"Don't worry," I often assure people whose face my dog is licking. "A dog's mouth is cleaner than a human's!"
Although I'm quick to invoke this rationale, it's never really convinced me. If the comparison were a dog's mouth and cantaloupe, an entity with which my mouth is regularly interacting, I'd stop and think. But since I rarely let strange humans lick my face, there's no good reason strange dogs should either.
So is my dog's mouth really cleaner than mine? I've consulted a few experts, and it seems like a question of semantics as much as a question of hygiene.
+"They raid the garbage can. We give each other a peck on the cheek, they give each other a peck on the rear end. All you got to do is look, watch, smell and you'll realize that that is not true." [From Marty Becker, veterinarian and author of Chicken Soup for the Dog Owner's Soul]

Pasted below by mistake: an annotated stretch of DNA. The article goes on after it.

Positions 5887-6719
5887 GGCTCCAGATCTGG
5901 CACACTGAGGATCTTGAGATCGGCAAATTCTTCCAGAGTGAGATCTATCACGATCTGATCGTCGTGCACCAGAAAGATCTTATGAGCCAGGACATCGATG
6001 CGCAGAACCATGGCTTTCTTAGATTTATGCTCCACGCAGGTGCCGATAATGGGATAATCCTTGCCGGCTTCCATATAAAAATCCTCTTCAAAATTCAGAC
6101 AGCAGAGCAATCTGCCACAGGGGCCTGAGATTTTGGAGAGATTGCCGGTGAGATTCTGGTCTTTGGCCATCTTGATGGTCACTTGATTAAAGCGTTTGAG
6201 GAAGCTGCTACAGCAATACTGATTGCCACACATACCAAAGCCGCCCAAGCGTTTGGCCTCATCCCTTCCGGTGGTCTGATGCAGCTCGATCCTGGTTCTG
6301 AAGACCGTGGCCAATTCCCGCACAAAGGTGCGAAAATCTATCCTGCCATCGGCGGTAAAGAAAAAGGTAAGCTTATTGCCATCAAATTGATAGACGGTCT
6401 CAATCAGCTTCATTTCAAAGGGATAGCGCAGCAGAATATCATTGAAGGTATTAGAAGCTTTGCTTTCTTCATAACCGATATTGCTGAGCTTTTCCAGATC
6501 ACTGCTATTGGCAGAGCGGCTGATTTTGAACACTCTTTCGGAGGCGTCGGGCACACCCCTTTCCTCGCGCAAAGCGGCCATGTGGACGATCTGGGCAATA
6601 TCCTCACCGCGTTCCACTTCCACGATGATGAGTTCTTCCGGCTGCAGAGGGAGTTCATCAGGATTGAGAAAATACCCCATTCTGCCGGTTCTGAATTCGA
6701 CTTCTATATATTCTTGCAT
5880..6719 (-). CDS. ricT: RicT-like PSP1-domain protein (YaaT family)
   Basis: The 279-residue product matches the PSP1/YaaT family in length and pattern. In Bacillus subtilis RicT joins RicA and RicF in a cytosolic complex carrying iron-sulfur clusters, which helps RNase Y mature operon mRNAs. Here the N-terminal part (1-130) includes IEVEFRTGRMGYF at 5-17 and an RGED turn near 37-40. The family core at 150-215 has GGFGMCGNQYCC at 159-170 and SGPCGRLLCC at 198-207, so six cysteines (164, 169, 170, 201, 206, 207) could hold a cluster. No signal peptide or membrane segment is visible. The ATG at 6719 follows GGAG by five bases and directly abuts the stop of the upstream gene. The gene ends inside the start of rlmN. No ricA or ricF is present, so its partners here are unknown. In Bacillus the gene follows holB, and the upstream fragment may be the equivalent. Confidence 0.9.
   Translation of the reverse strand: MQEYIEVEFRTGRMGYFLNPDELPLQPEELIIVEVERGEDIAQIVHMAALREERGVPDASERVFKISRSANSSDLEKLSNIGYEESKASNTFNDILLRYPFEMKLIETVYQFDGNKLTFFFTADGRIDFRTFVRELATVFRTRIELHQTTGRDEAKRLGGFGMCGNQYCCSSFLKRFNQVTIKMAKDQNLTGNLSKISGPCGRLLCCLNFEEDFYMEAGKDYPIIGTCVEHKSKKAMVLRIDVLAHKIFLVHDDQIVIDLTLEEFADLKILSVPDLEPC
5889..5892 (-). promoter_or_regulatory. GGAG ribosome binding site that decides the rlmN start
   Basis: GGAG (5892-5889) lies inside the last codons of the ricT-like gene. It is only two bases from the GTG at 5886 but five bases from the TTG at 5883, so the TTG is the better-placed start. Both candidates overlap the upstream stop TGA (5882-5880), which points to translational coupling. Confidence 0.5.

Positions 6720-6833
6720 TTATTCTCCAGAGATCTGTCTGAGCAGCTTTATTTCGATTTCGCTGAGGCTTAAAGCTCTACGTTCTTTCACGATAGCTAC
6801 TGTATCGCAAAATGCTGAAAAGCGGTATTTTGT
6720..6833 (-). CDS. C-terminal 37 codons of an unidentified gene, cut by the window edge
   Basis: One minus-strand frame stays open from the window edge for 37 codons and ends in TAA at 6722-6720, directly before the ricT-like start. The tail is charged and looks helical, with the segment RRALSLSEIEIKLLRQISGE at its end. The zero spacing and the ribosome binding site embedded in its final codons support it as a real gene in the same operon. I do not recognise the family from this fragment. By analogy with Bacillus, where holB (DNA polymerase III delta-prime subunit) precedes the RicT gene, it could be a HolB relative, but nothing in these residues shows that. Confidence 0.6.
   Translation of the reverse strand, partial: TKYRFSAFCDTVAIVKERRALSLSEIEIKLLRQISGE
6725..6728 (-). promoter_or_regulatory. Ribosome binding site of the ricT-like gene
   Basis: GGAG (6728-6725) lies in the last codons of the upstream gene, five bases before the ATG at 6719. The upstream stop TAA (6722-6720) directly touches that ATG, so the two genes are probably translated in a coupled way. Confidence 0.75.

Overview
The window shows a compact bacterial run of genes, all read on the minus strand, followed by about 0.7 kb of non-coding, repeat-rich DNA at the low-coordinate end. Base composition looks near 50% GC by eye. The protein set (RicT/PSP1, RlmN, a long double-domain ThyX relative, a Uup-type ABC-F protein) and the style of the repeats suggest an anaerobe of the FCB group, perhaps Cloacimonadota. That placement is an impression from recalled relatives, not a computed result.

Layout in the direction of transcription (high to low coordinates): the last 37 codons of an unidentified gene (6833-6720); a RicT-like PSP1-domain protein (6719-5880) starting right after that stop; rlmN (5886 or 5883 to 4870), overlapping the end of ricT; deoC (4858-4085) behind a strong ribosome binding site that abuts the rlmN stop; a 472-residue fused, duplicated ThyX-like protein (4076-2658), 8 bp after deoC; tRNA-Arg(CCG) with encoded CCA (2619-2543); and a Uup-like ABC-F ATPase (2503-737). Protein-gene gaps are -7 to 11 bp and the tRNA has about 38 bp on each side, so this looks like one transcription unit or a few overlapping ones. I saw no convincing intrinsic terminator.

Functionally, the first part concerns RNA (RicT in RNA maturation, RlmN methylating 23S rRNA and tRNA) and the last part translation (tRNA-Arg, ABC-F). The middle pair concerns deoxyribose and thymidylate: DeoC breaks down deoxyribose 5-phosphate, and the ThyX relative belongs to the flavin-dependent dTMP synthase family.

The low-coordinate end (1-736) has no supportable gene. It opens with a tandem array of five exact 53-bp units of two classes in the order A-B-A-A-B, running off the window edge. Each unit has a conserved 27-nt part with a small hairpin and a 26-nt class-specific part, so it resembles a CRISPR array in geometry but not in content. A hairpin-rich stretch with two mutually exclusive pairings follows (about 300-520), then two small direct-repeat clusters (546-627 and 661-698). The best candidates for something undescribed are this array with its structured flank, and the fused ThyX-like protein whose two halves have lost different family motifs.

+Truth is, oral bacteria are so species-specific that one can't be considered cleaner than the other, just different. [From LiveScience]
+If by cleaner you mean which mouth carries the least bacteria that would be harmful to a human, then a dog would probably be the answer. [From Indiana University's "A Moment of Science."]
Let's call it a draw. Go ahead and give your dog a big kiss to celebrate. Or some random person from your office.
[Thanks to Bailey for posing.]